I would like to thank my supervisor Dr. Illias Tsiakas for his continued support and Encouragement. I would like to thank my father, mother and my sister for their tremendous support and understanding not only through the period of this thesis but for the period of the entire masters programme. In addition I would like to thank some of my friends who supported and encouraged me. Special thanks to Dr. Abhay Abhyankar for his assistance and help in the dissertation.
The volatility associated with interest rate movements and the risks arising from exposure to this volatility has made it an important subject of study. Most existing studies examining the phenomenon of interest rate sensitivity have focussed on its effects on the stock returns of banks and financial institutions. While it is certainly true that due to the nature of their activities such firms are bound to be significantly affected by interest rate movements. Nevertheless, interest rate movements also affect firms which are nonfinancial in nature. Little is known about the interest rate exposure faced by nonfinancial firms. One of the main contributions of this paper is that we have attempted to analyse the interest rate exposure of both financial as well as non-financial corporations simultaneously. This paper uses a three factor regression model, whereby we regress the returns on any chosen S&P 500 index on the returns on the S&P 500 composite index, changes in the domestic interest rates and changes in the global interest rates. In addition we have also explored the possibility that interest rate movements and stock returns could be related in a complex manner or are nonlinear functions of each other and therefore we explore the existence of nonlinear exposure profiles. A feature of this paper is that we have made an attempt to analyse and compare the results obtained for the three different model specifications used, thereby making a recommendation on which model specification is the better.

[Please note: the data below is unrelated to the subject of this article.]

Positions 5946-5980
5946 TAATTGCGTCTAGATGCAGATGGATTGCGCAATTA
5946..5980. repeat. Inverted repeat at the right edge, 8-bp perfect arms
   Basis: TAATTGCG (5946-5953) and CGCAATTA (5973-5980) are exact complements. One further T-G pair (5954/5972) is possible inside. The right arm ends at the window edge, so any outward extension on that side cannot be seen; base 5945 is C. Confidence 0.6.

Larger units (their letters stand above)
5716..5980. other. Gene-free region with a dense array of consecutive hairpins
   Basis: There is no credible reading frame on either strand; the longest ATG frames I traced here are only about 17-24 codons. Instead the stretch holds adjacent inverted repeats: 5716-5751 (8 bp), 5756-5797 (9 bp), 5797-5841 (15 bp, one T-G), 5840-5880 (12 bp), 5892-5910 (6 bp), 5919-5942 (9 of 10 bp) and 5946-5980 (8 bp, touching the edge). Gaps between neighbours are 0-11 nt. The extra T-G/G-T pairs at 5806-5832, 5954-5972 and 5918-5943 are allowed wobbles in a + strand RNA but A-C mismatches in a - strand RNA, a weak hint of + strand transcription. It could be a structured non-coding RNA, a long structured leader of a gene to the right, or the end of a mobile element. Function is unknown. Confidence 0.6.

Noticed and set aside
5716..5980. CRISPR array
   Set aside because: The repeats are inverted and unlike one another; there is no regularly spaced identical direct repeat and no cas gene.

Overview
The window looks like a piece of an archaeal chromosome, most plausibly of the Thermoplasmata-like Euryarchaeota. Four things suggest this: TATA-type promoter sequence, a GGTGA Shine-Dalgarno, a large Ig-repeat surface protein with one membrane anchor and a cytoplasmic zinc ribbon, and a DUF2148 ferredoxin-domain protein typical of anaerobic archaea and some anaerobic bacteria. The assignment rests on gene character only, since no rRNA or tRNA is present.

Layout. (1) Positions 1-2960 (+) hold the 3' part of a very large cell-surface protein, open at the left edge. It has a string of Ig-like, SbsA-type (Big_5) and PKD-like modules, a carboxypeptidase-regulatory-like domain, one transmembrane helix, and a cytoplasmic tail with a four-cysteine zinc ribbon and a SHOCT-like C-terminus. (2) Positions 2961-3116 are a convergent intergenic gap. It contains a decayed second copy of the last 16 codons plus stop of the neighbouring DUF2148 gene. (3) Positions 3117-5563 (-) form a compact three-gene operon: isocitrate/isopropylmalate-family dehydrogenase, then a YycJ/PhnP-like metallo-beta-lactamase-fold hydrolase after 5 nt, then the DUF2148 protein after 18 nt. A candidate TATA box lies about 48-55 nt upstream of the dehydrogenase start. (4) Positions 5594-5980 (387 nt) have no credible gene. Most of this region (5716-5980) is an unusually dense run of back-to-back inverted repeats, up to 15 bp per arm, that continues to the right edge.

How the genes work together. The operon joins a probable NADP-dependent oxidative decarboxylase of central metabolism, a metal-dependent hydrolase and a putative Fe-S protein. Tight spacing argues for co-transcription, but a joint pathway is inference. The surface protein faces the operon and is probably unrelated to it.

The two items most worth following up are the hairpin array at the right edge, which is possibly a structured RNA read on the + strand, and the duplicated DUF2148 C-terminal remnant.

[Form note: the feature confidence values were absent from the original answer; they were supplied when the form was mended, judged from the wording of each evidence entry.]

Table of Contents:
1. Introduction 2. Theoretical Overview
2.1 Explanations based on changes in inflation 2.2 Explanations based on real interest rate changes
page no. 3 6
3. Literature Review 4. Data description and methodology
4.1 Methodology for linear exposure profiles 4.1.1 Returns on the market portfolio 4.1.2 Unanticipated changes in long-term domestic interest rates 4.1.3 Unanticipated changes in the long-term global interest rates 4.1.4 Orthogonality aspect 4.2 Nonlinearity aspect
28 31 32 33 37 40 41 44
4.2.1 Motivation for use of square functional specification 4.2.2 Motivation for use of cubic functional specification
5. Discussion of Empirical Results
Table1 – Regression results for linear specification Table 2 - Regression results for cubic specification Table 3 – Regression results for square specification 5.1 S&P 500 Utility index 5.2 S&P500 Bank index
48 49 50 51 53
5.3 S&P 500 Industrials index 5.4 S&P 500 Agricultural products index 5.5 S&P 500 Insurance index 5.6 S&P 500 Airline index 5.7 S&P 500 Transportation index 5.8 S&P 500 Financial industry index 5.9 S&P 500 Oil&Gas index 5.10 S&P 500 Entertainment index 5.11 S&P 500 Telecom services index
54 55 56 56 57 58 60 60 62 63-65 66 66 67 68 69 70-72
Appendix A Appendix B Appendix C Appendix D Appendix E Bibliography
The relationship between interest rate movements and common stock returns has been the focus of a considerable amount of research in recent years. The chief reason for this increased interest in studying this relationship is that interest rate movements have shown a high degree of volatility historically. This volatility leads to the risks associated with interest rate movements or so called “Interest rate risk exposures”. The risks associated with interest...